One of them isn’t just a single topic but actually a large chunk of the code. The revision has involved splitting it into three draft “modules,” one of which covers processes for project reviews. Those explanations are now streamlined and easier to follow, Crick said.

“You don’t have to be an expert in code to hopefully understand what the process will be, where the public meetings will be, what (are) the noticing requirements,” Crick said. “We’re trying to make sure it’s more accessible to somebody that doesn’t always work with the code.”

Another user-friendly change Crick touted is a heavier reliance on visual explanations in the revised draft, rather than walls of text. On a quick scroll through the document, a reader will find graphics explaining dimensional standards for different types of development and showing samples of development layout types.

photo by: City of Lawrence

This graphic included in the consolidated draft of Lawrence’s revised Land Development Code shows a visual example for where to measure the setbacks reflected in an accompanying table for a low-density residential development project.

The city hosted six community meetings this week, where attendees were able to learn more about some of the topics Crick talked about with the Journal-World, as well as other noteworthy changes. Here are a few of them included in the revised draft:

• An affordable housing bonus, allowing adjustments to minimum lot and building standards in exchange for constructing residential units that are provided at income-restricted sale or rent prices.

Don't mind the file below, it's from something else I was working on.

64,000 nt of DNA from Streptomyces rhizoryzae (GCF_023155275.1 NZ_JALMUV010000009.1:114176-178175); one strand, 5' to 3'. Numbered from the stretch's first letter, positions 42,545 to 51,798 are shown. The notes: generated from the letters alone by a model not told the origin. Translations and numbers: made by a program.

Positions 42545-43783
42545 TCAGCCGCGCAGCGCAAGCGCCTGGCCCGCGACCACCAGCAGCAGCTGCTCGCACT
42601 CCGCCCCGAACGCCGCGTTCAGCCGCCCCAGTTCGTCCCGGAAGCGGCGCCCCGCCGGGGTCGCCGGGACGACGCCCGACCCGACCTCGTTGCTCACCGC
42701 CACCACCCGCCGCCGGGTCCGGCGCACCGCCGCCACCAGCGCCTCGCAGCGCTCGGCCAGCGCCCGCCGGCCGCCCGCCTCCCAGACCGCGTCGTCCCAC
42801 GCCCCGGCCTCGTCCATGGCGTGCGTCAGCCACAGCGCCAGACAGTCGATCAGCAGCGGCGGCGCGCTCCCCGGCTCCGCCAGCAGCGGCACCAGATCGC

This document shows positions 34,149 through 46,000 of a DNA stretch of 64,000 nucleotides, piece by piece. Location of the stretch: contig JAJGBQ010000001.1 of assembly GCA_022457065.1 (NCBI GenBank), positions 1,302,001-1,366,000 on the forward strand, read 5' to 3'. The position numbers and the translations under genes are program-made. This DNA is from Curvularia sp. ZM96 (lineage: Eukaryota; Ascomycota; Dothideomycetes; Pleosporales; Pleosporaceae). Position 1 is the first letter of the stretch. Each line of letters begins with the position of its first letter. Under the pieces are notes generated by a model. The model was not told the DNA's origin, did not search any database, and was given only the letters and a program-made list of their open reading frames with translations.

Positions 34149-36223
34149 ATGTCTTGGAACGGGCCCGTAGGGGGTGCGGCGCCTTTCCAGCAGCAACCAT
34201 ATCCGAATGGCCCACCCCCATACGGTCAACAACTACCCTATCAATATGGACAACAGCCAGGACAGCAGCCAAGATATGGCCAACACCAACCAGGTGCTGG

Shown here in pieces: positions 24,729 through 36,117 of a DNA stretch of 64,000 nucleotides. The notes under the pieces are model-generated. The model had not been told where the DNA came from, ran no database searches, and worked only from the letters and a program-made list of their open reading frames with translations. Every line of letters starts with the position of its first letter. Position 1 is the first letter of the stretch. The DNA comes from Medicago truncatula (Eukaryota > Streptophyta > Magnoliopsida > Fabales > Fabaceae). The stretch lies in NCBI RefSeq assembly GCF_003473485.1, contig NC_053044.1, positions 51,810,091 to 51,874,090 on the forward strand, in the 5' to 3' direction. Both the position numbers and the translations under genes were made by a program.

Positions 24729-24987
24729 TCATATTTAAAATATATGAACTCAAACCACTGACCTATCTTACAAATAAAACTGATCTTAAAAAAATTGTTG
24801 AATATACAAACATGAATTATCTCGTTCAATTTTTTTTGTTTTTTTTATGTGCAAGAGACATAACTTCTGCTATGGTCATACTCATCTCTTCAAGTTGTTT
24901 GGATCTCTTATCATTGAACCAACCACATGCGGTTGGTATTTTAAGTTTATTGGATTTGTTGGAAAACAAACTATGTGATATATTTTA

• The ability to add a second, permanently affordable detached dwelling on a lot with a home and another existing detached dwelling when there’s enough lot area.

• Allowances for small lot development, a type of residential development that allows for detached units to be built on lots smaller than typically permitted within low-density residential neighborhoods.

At the same time, there are plenty of standards — for things like landscaping, setbacks and rezoning processes — that haven’t changed as much. But Crick said that doesn’t mean they haven’t been refined and streamlined in the same way that other areas of the document have been.

“I always think of it more as it’s there, but it may just be in a little bit of a different packaging, or it may just be a little bit of a different phrasing which hopefully is in language that every day you would use, not that people would look at and go ‘That’s planning language, that’s not something I know,'” Crick said.

‘The community’s code’

The Land Development Code is by no means a finished product. At a steering committee meeting Thursday afternoon, committee members engaged in plenty of discussion about more potentially significant adjustments to what’s in the consolidated draft currently available for review — like how the code should approach minimum density standards for residential development, for example.